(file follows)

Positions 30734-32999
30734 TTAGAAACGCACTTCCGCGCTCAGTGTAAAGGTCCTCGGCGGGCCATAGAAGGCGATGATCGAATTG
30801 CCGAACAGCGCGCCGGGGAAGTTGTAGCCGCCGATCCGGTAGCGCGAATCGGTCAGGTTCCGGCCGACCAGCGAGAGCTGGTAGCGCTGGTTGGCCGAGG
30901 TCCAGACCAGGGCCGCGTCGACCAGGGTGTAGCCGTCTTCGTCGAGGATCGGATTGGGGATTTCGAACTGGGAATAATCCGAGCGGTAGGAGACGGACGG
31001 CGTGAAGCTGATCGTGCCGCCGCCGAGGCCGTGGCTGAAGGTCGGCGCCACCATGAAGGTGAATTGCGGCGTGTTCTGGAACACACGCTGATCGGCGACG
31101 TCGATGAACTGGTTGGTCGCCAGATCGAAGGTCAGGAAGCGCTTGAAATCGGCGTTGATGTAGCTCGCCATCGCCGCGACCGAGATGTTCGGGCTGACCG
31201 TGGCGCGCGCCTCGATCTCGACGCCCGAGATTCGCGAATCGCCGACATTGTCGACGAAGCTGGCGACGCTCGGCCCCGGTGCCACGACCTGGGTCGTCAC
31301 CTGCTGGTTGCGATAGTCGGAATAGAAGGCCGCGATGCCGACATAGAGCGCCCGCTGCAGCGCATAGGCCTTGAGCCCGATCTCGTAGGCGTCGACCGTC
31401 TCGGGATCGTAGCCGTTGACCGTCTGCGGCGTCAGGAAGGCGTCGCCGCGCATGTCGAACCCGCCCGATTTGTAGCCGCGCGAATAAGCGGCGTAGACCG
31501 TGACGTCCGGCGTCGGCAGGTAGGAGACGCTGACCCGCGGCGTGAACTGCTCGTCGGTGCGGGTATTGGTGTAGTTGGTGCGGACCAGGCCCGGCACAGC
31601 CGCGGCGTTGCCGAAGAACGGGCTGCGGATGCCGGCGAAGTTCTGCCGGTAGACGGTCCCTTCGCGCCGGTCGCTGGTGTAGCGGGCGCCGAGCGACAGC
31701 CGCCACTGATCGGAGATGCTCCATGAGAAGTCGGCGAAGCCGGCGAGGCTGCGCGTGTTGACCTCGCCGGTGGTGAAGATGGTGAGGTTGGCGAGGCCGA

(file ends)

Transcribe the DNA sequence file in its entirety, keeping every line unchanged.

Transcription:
Positions 30734-32999
30734 TTAGAAACGCACTTCCGCGCTCAGTGTAAAGGTCCTCGGCGGGCCATAGAAGGCGATGATCGAATTG
30801 CCGAACAGCGCGCCGGGGAAGTTGTAGCCGCCGATCCGGTAGCGCGAATCGGTCAGGTTCCGGCCGACCAGCGAGAGCTGGTAGCGCTGGTTGGCCGAGG
30901 TCCAGACCAGGGCCGCGTCGACCAGGGTGTAGCCGTCTTCGTCGAGGATCGGATTGGGGATTTCGAACTGGGAATAATCCGAGCGGTAGGAGACGGACGG
31001 CGTGAAGCTGATCGTGCCGCCGCCGAGGCCGTGGCTGAAGGTCGGCGCCACCATGAAGGTGAATTGCGGCGTGTTCTGGAACACACGCTGATCGGCGACG
31101 TCGATGAACTGGTTGGTCGCCAGATCGAAGGTCAGGAAGCGCTTGAAATCGGCGTTGATGTAGCTCGCCATCGCCGCGACCGAGATGTTCGGGCTGACCG
31201 TGGCGCGCGCCTCGATCTCGACGCCCGAGATTCGCGAATCGCCGACATTGTCGACGAAGCTGGCGACGCTCGGCCCCGGTGCCACGACCTGGGTCGTCAC
31301 CTGCTGGTTGCGATAGTCGGAATAGAAGGCCGCGATGCCGACATAGAGCGCCCGCTGCAGCGCATAGGCCTTGAGCCCGATCTCGTAGGCGTCGACCGTC
31401 TCGGGATCGTAGCCGTTGACCGTCTGCGGCGTCAGGAAGGCGTCGCCGCGCATGTCGAACCCGCCCGATTTGTAGCCGCGCGAATAAGCGGCGTAGACCG
31501 TGACGTCCGGCGTCGGCAGGTAGGAGACGCTGACCCGCGGCGTGAACTGCTCGTCGGTGCGGGTATTGGTGTAGTTGGTGCGGACCAGGCCCGGCACAGC
31601 CGCGGCGTTGCCGAAGAACGGGCTGCGGATGCCGGCGAAGTTCTGCCGGTAGACGGTCCCTTCGCGCCGGTCGCTGGTGTAGCGGGCGCCGAGCGACAGC
31701 CGCCACTGATCGGAGATGCTCCATGAGAAGTCGGCGAAGCCGGCGAGGCTGCGCGTGTTGACCTCGCCGGTGGTGAAGATGGTGAGGTTGGCGAGGCCGA